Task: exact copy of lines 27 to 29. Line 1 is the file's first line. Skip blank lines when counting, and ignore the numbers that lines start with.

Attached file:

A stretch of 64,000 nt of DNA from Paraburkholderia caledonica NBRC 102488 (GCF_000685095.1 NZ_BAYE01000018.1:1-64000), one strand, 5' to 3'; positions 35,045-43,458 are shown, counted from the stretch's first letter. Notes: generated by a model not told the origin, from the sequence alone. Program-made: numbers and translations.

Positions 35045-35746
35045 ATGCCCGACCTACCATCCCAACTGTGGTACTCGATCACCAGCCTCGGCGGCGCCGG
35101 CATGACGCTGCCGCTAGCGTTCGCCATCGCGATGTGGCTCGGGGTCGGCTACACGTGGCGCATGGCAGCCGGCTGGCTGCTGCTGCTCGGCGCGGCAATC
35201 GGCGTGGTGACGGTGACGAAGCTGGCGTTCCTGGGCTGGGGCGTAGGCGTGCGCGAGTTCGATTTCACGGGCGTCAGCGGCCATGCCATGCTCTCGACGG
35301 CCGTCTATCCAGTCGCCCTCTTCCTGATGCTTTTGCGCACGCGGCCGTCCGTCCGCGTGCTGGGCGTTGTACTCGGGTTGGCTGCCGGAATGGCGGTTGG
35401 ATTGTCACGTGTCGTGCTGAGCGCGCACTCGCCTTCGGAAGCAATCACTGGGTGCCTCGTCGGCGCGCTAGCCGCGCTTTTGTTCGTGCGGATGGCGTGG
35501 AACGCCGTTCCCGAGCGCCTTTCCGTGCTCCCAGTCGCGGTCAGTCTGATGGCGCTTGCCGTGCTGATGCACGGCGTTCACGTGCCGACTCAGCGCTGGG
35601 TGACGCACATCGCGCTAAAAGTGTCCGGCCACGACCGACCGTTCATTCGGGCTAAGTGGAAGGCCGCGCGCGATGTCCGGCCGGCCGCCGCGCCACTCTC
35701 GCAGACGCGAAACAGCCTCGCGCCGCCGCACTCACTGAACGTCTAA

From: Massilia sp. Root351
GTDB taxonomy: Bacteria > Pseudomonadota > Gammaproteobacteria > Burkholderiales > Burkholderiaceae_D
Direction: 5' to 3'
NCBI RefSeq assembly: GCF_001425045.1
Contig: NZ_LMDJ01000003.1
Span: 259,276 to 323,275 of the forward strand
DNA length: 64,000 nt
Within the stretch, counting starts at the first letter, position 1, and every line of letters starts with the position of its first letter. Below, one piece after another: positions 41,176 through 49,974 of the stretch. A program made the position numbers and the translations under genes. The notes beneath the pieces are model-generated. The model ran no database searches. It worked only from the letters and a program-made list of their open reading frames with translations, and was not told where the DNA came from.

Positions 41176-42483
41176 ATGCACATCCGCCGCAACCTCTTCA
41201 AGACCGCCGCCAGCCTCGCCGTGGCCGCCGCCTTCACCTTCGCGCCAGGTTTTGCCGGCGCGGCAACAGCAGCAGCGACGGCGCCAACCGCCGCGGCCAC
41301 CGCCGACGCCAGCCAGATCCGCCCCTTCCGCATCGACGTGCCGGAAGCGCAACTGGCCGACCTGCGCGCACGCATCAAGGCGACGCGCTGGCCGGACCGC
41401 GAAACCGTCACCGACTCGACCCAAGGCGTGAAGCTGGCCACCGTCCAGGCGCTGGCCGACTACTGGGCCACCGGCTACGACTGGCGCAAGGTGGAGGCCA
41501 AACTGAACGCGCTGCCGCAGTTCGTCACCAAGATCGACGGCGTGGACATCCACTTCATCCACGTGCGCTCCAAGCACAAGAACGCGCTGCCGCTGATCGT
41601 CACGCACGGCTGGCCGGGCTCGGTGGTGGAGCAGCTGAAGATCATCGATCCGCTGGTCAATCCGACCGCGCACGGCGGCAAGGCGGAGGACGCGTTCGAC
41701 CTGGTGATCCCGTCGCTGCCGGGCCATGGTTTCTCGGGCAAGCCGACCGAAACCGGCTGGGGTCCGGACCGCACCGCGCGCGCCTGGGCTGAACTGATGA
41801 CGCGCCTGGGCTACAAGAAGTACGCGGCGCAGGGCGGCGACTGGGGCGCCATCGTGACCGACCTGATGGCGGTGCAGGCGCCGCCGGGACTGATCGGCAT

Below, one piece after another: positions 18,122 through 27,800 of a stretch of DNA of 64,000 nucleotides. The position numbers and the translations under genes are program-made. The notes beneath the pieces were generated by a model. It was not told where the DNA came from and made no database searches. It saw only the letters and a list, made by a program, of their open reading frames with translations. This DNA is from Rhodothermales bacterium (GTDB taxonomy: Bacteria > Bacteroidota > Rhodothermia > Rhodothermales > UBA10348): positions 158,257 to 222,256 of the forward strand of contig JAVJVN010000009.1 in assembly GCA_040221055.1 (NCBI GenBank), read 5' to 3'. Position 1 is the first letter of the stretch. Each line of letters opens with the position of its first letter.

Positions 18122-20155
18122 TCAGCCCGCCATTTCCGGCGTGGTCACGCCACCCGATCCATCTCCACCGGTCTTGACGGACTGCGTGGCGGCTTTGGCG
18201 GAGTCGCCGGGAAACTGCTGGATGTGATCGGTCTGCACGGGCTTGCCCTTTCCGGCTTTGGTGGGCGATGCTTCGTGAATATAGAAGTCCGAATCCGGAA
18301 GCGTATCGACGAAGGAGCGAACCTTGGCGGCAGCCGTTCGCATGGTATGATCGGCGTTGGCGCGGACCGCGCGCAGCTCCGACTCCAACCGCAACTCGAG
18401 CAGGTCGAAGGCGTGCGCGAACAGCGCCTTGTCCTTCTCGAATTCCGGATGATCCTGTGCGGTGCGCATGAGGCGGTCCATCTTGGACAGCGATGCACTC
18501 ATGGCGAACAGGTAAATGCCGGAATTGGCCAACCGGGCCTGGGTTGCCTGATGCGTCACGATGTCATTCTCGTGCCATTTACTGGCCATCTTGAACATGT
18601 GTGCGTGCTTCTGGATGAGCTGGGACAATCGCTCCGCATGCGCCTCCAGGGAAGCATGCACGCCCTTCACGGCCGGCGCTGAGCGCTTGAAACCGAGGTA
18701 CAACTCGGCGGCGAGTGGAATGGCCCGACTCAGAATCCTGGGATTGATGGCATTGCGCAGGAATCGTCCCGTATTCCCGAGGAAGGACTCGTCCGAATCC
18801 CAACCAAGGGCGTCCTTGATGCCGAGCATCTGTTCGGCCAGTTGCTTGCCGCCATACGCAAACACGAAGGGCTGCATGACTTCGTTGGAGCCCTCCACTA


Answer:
41801 CGCGCCTGGGCTACAAGAAGTACGCGGCGCAGGGCGGCGACTGGGGCGCCATCGTGACCGACCTGATGGCGGTGCAGGCGCCGCCGGGACTGATCGGCAT

Below, one piece after another: positions 18,122 through 27,800 of a stretch of DNA of 64,000 nucleotides. The position numbers and the translations under genes are program-made. The notes beneath the pieces were generated by a model. It was not told where the DNA came from and made no database searches. It saw only the letters and a list, made by a program, of their open reading frames with translations. This DNA is from Rhodothermales bacterium (GTDB taxonomy: Bacteria > Bacteroidota > Rhodothermia > Rhodothermales > UBA10348): positions 158,257 to 222,256 of the forward strand of contig JAVJVN010000009.1 in assembly GCA_040221055.1 (NCBI GenBank), read 5' to 3'. Position 1 is the first letter of the stretch. Each line of letters opens with the position of its first letter.

Positions 18122-20155